As UBS Wealth Management seeks to grow its business in Asia, it is increasingly relying on technology to penetrate China. Much of this rides on its desire to partner with Tencent to leverage its WeChat messaging app, but this is just part of a broader emphasis on rejigging private banking to serve rich people that are unusually active in digital media.
“It’s not just age or demographics,” Marina Lui, head of UBS China Wealth Management, said, referring to China’s relatively younger cohort of millionaires and billionaires. “Habits have changed. Even the older generation use WeChat for payments.”
UBS has entered a partnership with Qianhai Financial, announced last month, to help it innovate the onshore wealth business and generate more client coverage.
Lui, who heads both the firm’s onshore and offshore business, says UBS won’t try to compete with domestic banks selling products with guaranteed returns. Rather, it sees more people onshore seeking to preserve their wealth, using financial services at an international standard.
But attracting and retaining such clients requires a more different approach from other markets, partly because of the high rate of digital engagement in China, and also because of the high costs of operating a branch.
UBS is the only foreign bank in China with both banking and securities licenses to operate domestic wealth-management businesses. It has two bank branches under UBS (China), and five trading outlets under UBS Securities, some for wealth management and others for investment banking.
Cat Rust, head of innovation technologies for wealth management in Greater China, says the firm is constantly evolving its digital positioning. “How to enter the market, how to differentiate ourselves – we’re looking at the entire digital strategy for China,” she told DigFin.
Rust joined the firm last year; she’s a technologist who has worked at a number of startups. She is part of a broader trend looking at wealth management in the region, including the transfer of Winfried Gutmannsbauer to Singapore as the division’s chief operating officer; he moved from Zurich, giving the Asia business a stronger tie to wealth management in Europe.
Marina Lui, who had been running the onshore China business, also formally folded offshore China into her remit in December, still reporting to Amy Lo, head of the private bank for Greater China.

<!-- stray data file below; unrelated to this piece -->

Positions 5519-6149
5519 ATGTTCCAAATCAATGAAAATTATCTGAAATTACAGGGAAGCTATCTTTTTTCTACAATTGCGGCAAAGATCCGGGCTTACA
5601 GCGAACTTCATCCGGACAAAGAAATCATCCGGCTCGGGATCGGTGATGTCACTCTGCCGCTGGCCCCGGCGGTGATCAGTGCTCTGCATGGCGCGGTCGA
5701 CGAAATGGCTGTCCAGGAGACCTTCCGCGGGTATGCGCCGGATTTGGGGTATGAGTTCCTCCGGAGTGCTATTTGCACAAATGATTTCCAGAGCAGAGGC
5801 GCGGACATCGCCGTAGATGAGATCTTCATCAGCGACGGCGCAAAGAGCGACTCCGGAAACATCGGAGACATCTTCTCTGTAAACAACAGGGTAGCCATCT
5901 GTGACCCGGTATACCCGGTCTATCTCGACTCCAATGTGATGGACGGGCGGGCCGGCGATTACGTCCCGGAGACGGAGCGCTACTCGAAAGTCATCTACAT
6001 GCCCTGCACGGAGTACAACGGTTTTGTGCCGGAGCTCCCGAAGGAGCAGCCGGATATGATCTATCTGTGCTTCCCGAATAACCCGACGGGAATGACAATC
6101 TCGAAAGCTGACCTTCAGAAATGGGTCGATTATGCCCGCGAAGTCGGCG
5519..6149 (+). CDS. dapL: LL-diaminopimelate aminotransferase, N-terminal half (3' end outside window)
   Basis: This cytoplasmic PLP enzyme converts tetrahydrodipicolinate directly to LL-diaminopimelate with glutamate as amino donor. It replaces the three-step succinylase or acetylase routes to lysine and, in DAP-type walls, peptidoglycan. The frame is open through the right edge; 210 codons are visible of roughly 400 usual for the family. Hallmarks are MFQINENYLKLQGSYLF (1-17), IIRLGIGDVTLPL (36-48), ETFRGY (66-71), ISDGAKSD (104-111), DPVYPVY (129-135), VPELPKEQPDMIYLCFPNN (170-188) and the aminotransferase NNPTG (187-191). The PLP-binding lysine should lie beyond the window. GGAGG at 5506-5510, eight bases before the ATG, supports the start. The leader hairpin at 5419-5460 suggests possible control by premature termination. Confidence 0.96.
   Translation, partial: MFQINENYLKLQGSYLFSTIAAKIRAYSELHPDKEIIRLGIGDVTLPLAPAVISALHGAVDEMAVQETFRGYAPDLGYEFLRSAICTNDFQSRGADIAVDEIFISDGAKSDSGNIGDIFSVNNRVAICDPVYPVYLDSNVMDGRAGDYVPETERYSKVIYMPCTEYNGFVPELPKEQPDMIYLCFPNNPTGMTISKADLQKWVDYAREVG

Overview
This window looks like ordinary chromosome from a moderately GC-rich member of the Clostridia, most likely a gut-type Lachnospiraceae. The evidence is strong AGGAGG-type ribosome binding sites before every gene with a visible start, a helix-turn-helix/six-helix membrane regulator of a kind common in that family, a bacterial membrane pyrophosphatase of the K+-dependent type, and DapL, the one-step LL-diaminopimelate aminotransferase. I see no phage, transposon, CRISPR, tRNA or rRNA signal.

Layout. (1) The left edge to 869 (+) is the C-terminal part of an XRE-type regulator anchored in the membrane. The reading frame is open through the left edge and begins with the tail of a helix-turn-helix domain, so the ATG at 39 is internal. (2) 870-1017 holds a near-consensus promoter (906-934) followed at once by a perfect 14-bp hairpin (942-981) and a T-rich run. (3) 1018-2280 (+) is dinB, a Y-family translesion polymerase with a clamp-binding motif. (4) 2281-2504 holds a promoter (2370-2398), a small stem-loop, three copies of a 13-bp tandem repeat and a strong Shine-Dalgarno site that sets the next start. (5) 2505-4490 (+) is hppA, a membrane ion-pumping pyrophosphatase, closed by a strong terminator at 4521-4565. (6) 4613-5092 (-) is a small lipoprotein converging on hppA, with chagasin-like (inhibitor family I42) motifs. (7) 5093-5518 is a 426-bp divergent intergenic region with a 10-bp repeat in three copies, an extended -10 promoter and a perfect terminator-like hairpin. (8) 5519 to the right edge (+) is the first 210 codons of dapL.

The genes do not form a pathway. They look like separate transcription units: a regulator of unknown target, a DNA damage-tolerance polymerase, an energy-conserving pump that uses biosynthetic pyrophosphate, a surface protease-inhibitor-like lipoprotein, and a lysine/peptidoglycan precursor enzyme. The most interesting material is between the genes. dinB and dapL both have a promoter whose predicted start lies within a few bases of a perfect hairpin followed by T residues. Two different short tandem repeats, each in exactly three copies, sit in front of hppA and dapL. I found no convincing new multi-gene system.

The power of WeChat
Lui says the goal is to leverage the apps that Chinese customers already use, if it can solve the security and regulatory issues around such communications.
For example, the firm’s relationship managers regularly email clients with advice around a portfolio’s activity, such as a suggestion to rebalance or adhere to guidelines. But clients in China often don’t use email.
UBS has developed its own app to provide alerts and notifications, along with recommendations. And by the third quarter of 2018, this app will be augmented to allow transactions. Ideally, UBS would like to offer this service directly through WeChat.
But the bank has not formally propositioned Tencent, noting the complexity of encryption, security, and compliance. UBS has been working with third-party fintechs such as FinChat to develop compliance and other solutions, but the bankers say it has yet to determine which partner can best keep up with WeChat’s sophisticated updates. Nor has the bank worked out how to safely integrate an execution capability into a message app.
Finally, it’s not clear Tencent will open its message app to UBS or any other bank – perhaps it will reserve it for WeBank or other Tencent affiliates. Tencent officials in Hong Kong did not respond to requests for comment.
The big picture
Rust says the firm is working on other digital ideas too. She says the bank is positioning itself as a “superconnector”, connecting its wealth clients to experts, third-party companies and services. For example, UBS is helping clients gain a deeper understanding of innovations in sectors such as property and manufacturing, which may affect their own businesses.
It is also experimenting with face recognition, digital assistants and other means of providing value to clients. Many of these client-facing products are being pioneered in Hong Kong and Taiwan, while the bank runs digital development in Singapore.
There remain challenges to doing business in China, but the opportunity to win a big chunk of the onshore business with an innovative offering looks big. “Who gets the right solution will make a lot of money,” Lui told DigFin.